Goodness, I'm tired of sullen, hateful teenaged girls in fiction! We were not all like that, authors! I'm ready for an author to be bold and write a b...moreGoodness, I'm tired of sullen, hateful teenaged girls in fiction! We were not all like that, authors! I'm ready for an author to be bold and write a book about a young girl who gets along with her parents and doesn't try to fit in with the cool crowd. This book is ceratainly decent, but lacks the momentum and sass of Weiner's previous works. The last 30 or so pages deliver a shocking and sad surprise that helps the book end on a melancholy note.(less)
This is Giffin’s fourth book, and I think her best by far. It’s the story of Ellen and Andy, who met during college and have a storybook romance and t...moreThis is Giffin’s fourth book, and I think her best by far. It’s the story of Ellen and Andy, who met during college and have a storybook romance and tight-knit family. But then Ellen’s ex, Leo, comes along with some intriguing professional offers, and Ellen gets confused. That’s about all I can say without giving away the plot! I thought for a while that Ellen would turn out to be another stupid, selfish woman (as so many protagonists seem to be!) but she kept surprising me. I liked this book a lot and read it in about a day and a half.(less)
Frilly. Cute. I thought it was going to get preachy about gay marriage, but never did. It was a quick, light read, and I enjoyed it. That's the best y...moreFrilly. Cute. I thought it was going to get preachy about gay marriage, but never did. It was a quick, light read, and I enjoyed it. That's the best you can say for Wickham/Kinsella!(less)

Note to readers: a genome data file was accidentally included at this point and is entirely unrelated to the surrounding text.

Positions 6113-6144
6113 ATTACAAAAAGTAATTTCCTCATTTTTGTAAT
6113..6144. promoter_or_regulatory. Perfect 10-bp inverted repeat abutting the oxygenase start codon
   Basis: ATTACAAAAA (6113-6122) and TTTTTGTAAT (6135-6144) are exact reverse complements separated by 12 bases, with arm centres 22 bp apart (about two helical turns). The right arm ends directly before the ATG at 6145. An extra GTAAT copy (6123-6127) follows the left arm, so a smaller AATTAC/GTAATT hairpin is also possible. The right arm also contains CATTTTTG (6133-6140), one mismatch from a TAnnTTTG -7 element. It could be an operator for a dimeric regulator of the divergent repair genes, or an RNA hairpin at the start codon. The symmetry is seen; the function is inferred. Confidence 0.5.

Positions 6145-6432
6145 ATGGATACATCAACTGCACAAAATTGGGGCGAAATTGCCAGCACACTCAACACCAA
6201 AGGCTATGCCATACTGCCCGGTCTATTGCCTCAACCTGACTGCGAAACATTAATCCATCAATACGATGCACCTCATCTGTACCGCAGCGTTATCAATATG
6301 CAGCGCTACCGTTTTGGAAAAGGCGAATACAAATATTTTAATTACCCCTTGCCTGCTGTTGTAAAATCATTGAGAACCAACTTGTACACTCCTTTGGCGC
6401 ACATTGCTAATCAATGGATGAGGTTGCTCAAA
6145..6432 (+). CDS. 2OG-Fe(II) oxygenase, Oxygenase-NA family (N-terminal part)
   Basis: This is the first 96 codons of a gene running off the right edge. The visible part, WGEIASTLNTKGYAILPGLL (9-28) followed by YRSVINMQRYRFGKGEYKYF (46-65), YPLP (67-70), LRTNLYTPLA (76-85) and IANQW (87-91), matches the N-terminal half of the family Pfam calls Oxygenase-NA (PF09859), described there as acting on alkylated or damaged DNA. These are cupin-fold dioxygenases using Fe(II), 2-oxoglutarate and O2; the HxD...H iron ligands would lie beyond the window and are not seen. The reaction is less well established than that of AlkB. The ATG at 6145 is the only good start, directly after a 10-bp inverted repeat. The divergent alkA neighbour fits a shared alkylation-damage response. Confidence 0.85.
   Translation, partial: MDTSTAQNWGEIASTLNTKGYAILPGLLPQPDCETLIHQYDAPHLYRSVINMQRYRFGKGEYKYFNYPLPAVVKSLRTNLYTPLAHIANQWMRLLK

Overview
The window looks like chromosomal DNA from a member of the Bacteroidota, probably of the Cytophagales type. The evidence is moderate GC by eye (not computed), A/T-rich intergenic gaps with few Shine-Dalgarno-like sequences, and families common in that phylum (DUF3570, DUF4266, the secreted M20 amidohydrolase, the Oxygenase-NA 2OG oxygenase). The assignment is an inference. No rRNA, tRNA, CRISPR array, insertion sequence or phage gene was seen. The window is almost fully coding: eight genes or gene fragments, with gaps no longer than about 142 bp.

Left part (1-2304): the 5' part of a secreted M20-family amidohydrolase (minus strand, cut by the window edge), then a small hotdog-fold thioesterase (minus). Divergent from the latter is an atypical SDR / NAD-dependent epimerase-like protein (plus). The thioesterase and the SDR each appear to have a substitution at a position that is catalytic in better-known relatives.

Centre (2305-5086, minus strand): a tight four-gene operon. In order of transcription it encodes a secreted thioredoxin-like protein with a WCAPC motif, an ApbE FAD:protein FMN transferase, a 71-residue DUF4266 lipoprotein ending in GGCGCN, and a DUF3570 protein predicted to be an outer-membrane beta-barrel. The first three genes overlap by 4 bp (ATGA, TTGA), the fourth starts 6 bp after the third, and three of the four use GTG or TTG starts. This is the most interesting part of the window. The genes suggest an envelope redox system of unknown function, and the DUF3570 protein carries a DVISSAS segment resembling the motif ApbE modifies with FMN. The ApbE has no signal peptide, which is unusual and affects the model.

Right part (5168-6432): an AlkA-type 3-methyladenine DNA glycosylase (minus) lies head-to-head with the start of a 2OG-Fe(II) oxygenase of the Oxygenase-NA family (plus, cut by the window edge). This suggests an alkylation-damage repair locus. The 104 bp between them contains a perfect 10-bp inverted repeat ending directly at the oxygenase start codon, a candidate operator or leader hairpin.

Decent enough story, though awfully formulaic and utterly predictable. You can tell Nora Roberts has written 170-something books. I don't really like...moreDecent enough story, though awfully formulaic and utterly predictable. You can tell Nora Roberts has written 170-something books. I don't really like romance novels because of the cheese factor and completely unrealistic sex scenes. I'd rather not have to read sex scenes at all, honestly. I doubt I'll read the next three books in the series. I can almost predict what will happen in each one, already knowing what the other three characters are like. Yawn.(less)
My goodness, this book is terrible. It's loaded with bad stereotypes, unreal plot devices and a ridiculous, impossible Cinderella-type ending. This bo...moreMy goodness, this book is terrible. It's loaded with bad stereotypes, unreal plot devices and a ridiculous, impossible Cinderella-type ending. This book is an illustration of everything that's wrong with modern Christian fiction.(less)